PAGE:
But unlike LEED, the construction rating system created by the U.S. Green Building Council, there is no widely recognized benchmark for green landscape design. And a survey conducted last year by the American Society of Landscape Architects found that just 11 percent of large landscaping firms offered such services.

"Green builders and architects will design great homes, but then put miles of lawn in front," says Kim Sorvig, a professor of landscape architecture at the University of New Mexico. Eco-friendly landscaping is "often viewed as an afterthought," Sorvig says.

Some of the reluctance to consider green landscaping is due to the cost to create it. Underground rainwater tanks can run $15,000 or more to install, while cheaper, above-ground models are often deemed "unsightly" by some homeowners, says McMains of Aqua Harvest. Too many native plants in a garden can also be a turnoff. They can take longer to grow and look like little more than weeds to some gardeners accustomed to conventional flowering plants and bushes with their big, bright-colored blooms, says Arizona landscape architect Barnabas Kane. With a sustainable garden, "You don't always get a lot of the ornamental stuff that people like," he says.

Even so, some landscapers who specialize in sustainable design say they're seeing a 15 percent to 25 percent rise in business from a year ago. Douglas Hoerr, a Chicago landscaper who designed Cline's grounds, specializes in green roofs that are partially or completely covered with vegetation and help reduce storm-water runoff and keep homes cooler. Hoerr says his residential work, about one-third of his business, is up about 20 percent this year, and more than half of his new clients are interested in sustainable designs.

Michael Thilgen, whose landscaping company in Oakland, Calif., has offered ecological landscaping services for 25 years, says his firm saw a 10 percent increase in large-scale residential projects in 2006 compared with a year earlier.

Los Angles landscape architect Paul Comstock, who designed gardens for Johnny Carson and Bob Hope, says the shift to greener landscaping is particularly acute at the high-end. "A year ago (clients) wanted us to fly in plants and materials from Asia or even Africa," he says. "Now they're asking for native plants and recycled wood and plastics."

Jean Myers and her husband, Greg, live in a 6,000-square-foot home on 14 acres near San Jose, Calif. Myers says part of their decision to switch to sustainable landscaping was to compensate "for living in such a big house." For the new design by Thilgen, concrete paths throughout the property were replaced with pavers made from decomposed granite and native stones that allow rainwater to pass through to the soil, reducing runoff. A half-dozen California oak trees were planted around the main house, strategically placed to shade the east- and west-facing windows to cut down on air-conditioning needs. While Myers hasn't calculated how much her energy bills have been reduced, she says putting in the native plants and pavers has reduced her water use by half, to about 500 gallons a week.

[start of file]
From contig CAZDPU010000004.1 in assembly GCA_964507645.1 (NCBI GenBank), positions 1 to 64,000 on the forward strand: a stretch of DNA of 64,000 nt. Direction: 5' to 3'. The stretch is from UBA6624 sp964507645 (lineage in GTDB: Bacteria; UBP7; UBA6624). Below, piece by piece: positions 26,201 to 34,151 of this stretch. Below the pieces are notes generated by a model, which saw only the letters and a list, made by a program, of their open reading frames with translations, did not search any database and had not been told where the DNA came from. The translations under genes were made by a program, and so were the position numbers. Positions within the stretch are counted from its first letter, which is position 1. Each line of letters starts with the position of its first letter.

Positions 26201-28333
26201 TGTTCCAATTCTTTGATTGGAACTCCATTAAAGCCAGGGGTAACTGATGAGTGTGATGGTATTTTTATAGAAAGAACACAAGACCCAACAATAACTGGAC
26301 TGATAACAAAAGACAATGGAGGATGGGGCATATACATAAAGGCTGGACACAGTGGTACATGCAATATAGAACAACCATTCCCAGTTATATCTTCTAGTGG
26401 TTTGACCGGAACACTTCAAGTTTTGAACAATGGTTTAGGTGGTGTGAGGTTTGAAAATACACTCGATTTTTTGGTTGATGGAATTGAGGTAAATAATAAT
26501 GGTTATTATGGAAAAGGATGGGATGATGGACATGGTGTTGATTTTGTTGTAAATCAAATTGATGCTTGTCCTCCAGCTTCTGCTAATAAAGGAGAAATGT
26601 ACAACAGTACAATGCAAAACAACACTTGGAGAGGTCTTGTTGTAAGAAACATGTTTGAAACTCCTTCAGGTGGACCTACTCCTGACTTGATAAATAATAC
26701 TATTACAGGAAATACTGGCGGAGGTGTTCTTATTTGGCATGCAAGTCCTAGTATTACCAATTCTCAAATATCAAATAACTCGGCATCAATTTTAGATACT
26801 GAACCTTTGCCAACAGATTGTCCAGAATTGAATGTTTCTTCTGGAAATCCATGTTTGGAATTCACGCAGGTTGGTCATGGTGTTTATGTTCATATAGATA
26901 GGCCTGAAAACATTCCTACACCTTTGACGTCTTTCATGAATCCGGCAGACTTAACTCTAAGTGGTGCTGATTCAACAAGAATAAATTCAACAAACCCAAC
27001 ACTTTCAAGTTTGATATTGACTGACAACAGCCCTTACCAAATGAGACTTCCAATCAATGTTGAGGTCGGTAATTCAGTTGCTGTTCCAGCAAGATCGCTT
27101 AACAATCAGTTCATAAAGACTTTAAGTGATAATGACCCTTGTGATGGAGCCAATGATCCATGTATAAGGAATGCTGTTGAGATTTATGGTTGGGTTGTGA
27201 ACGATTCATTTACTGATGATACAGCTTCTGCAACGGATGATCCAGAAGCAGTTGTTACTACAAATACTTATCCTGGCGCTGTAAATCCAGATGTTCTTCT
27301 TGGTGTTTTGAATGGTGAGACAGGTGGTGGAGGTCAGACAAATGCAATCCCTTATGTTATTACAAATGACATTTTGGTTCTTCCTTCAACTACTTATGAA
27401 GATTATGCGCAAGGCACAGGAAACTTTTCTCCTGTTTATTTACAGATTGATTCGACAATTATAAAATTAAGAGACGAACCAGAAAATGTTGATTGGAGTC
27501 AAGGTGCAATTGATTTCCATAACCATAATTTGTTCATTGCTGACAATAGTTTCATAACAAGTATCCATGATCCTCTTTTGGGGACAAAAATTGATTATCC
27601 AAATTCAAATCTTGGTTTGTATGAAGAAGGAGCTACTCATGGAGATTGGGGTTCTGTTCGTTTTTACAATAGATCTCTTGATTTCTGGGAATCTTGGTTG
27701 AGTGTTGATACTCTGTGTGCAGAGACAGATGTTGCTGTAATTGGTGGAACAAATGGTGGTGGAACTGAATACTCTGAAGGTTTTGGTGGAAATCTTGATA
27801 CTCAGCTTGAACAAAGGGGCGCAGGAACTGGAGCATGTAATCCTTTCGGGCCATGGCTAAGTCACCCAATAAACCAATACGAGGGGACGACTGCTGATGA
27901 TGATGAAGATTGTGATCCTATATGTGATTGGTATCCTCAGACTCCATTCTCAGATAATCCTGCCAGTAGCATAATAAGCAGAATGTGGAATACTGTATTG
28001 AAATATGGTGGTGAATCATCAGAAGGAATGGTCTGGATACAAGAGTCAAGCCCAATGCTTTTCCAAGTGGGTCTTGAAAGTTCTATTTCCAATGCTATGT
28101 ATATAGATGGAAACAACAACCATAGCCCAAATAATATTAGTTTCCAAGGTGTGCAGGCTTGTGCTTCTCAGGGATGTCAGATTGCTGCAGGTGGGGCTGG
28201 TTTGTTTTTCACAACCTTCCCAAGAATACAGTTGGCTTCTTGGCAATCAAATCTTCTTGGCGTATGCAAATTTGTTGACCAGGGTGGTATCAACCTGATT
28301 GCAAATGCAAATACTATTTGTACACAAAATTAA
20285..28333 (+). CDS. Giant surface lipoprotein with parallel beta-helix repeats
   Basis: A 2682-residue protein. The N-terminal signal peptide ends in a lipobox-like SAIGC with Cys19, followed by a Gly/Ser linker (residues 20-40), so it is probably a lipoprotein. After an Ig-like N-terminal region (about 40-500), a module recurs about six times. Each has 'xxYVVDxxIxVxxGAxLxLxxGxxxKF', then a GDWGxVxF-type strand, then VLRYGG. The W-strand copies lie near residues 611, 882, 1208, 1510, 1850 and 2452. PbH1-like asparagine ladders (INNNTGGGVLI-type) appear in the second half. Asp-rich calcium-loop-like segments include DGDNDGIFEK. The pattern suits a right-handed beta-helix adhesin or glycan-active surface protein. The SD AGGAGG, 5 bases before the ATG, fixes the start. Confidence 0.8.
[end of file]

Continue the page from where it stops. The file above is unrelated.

In Western states, where drought has been a persistent problem since the late 1990s, rainwater harvesting is emerging as a major component in sustainable design. Mark Hayden and his wife, Sarah, built their Prescott, Ariz., home more than 20 years ago from green materials like sand, gravel and clay. But the couple didn't consider a sustainable landscape design until last year, when they decided to put in a water-recycling system. "We're at a point of no return with water conservation out here," says Hayden, a 55-year old orthodontist.

So the couple hired Kane to install several water-harvesting devices on their two-acre property. A 10,000-gallon underground rainwater-storage tank was installed on one side of the couple's home and a smaller, above-ground tank sits on the other side. Both will recycle enough rainwater to irrigate the entire property. Bioswales -- drainage courses with sloped sides -- were also installed to help guide runoff into a 15-feet-wide seasonal pond. The drainage course benefits riparian vegetation along its path such as Arizona ash and coyote willow. The couple hopes to cut their outdoor water usage -- currently about 5,000 gallons a year -- in half when the $50,000 system is complete.

"Price was an issue for us," says Hayden. "But some things are worth the extra cost."

Installing rain-harvesting systems can be tricky, however. "These are complex undertakings with new approaches that no one has much experience with," says California landscape architect Owen Dell. Many landscapers, he says, are "just exterior decorators, and they haven't a clue as to how to make sustainable landscapes that actually work." Dell says he has seen homes with drip irrigation systems installed incorrectly, often killing drought-tolerant plants with too much wet soil. Terracing a hillside, another conservation technique that soaks up and channels rainwater, is a "very sustainable thing to do," he says. But if the soil lies on a layer of slick rock or is otherwise geologically unstable, it could trigger a major landslide. "Needless to say, that can cost in the millions of dollars to repair," he says. "And it's not covered by homeowner's insurance."

Even so-called green landscaping can be harmful to the environment if it is improperly kept up. "Many of my clients don't know a lot about maintenance except the obvious -- how to mow a lawn, pull a weed or cut a branch," says Christine Schneider, a garden designer in Berkeley, Calif. A recent client "broke out the gas-powered weed whacker" to trim some unruly native brush she installed on the property. And because native plants often take longer to mature, some homeowners overwater them and even add chemicals to try and spruce them up, Schneider says. "Not everybody really understands what's best in the garden."